South Carolina Gov. Mark Sanford (R) waged a high-profile war against the economic stimulus package last spring, claiming that accepting the $700 million for which his state was eligible would lead to “a thing called slavery.” Even as his state’s unemployment rate climbed above the national average, Sanford maintained his partisan and politically motivated refusal to take the funds.
But yesterday, Sanford flew to Washington to demand $300 million in stimulus money for education, the State newspaper reports:
Sanford, who spent much of last year fighting parts of the Obama administration’s stimulus plan, now wants S.C. to have a piece of $4 billion in “Race to the Top” education money. […]
Sanford met with [Secretary of Education Arne] Duncan to learn more about a charter school program Duncan started in Chicago, said Ben Fox, the governor’s spokesman. Sanford also took the trip to urge Duncan to support more charter school grants, Fox said. […]
Sanford’s trip — which did not appear on his official calendar — is especially hypocritical because the majority of stimulus money destined for South Carolina was to fund education and save thousands of teachers’ jobs. Yet, in March, Sanford told Fox News host Glenn Beck that taking the money would be akin to “fiscal child abuse.”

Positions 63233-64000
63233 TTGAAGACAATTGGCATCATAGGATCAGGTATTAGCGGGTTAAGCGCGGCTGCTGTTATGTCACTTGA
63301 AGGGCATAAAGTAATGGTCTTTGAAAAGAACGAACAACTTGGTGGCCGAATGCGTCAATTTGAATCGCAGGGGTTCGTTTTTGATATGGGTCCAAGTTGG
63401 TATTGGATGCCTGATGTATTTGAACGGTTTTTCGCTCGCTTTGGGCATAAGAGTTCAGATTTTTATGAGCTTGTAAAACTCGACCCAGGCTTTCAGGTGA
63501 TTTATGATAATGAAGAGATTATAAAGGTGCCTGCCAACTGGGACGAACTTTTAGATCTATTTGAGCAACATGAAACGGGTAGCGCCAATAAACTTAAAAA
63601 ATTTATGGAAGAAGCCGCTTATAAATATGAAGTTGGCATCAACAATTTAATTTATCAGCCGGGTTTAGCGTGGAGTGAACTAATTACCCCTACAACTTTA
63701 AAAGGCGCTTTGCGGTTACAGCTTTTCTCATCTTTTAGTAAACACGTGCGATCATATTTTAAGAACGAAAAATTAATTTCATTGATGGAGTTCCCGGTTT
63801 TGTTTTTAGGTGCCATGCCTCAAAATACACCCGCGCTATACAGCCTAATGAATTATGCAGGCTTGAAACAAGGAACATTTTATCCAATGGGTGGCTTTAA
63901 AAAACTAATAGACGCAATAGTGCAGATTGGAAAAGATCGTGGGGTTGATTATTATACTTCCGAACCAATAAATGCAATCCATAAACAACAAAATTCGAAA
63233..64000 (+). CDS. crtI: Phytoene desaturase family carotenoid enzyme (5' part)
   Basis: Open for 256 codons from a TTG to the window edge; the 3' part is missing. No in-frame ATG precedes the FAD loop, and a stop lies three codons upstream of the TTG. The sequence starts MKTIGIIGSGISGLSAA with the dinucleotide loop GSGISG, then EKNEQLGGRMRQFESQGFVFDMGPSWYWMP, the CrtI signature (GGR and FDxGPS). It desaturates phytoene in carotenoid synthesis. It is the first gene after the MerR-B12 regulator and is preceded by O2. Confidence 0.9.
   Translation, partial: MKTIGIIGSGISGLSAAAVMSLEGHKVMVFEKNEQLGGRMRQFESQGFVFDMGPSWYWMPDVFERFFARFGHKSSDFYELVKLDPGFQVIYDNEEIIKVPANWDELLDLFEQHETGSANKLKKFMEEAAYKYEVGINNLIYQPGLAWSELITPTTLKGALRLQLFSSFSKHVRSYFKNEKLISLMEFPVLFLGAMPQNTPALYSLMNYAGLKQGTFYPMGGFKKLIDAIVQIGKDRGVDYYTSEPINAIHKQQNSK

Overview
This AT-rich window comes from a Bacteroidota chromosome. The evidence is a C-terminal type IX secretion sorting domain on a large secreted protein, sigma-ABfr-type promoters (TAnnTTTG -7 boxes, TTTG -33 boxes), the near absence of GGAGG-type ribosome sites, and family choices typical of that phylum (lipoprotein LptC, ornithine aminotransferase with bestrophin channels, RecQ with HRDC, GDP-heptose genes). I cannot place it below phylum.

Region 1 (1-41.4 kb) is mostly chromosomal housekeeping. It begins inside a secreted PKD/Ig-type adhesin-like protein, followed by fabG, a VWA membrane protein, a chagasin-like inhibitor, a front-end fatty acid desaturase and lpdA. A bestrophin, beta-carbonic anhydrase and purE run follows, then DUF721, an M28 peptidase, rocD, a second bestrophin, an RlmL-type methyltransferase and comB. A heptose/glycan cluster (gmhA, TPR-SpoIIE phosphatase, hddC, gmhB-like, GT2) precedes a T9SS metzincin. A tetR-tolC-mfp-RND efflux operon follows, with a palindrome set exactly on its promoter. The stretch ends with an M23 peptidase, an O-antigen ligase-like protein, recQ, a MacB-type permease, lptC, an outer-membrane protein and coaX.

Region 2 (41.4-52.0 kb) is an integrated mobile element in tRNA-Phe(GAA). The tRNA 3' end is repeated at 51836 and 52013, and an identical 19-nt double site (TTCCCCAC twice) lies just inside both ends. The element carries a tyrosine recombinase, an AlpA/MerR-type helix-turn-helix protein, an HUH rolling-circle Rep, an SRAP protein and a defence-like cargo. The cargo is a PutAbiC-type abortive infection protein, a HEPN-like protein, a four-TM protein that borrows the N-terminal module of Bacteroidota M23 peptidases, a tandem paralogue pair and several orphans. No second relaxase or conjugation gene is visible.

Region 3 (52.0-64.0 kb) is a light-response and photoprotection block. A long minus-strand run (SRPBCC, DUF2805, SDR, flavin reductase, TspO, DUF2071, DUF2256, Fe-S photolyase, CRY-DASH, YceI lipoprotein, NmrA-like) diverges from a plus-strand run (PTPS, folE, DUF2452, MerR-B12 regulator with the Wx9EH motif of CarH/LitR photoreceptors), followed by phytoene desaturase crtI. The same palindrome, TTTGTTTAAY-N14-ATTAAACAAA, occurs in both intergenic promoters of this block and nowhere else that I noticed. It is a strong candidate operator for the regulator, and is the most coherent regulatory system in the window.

Indeed, Rep. Jim Clyburn (D-SC) said of Sanford’s trip: “I am pleased to see that the governor is finally taking an interest in South Carolina’s public schools.” “After going to court last year to prevent stimulus funds,” Clyburn added, “his meeting with Secretary Duncan appears to be the governor’s admission that the stimulus was not only necessary but effective.”
Sanford’s objection to taking stimulus education funding became especially poignant after eight-year-old South Carolinian Ty’Sheoma Bethea famously asked President Obama to fix her crumbling school. In June, the state Supreme Court finally ordered Sanford to take the $700 million and now, Bethea’s school is being rebuilt with $23.5 million of stimulus money.
Sanford’s opposition to taking the federal aid — which mirrored that of other high-profile GOP governors, like Bobby Jindal (R-LA) and Rick Perry (R-TX) — was viewed by many as an effort to lay the groundwork for a run for higher office. But after his affair dashed these hopes, Sanford seems to have gained a new interest doing what is right for his state’s students.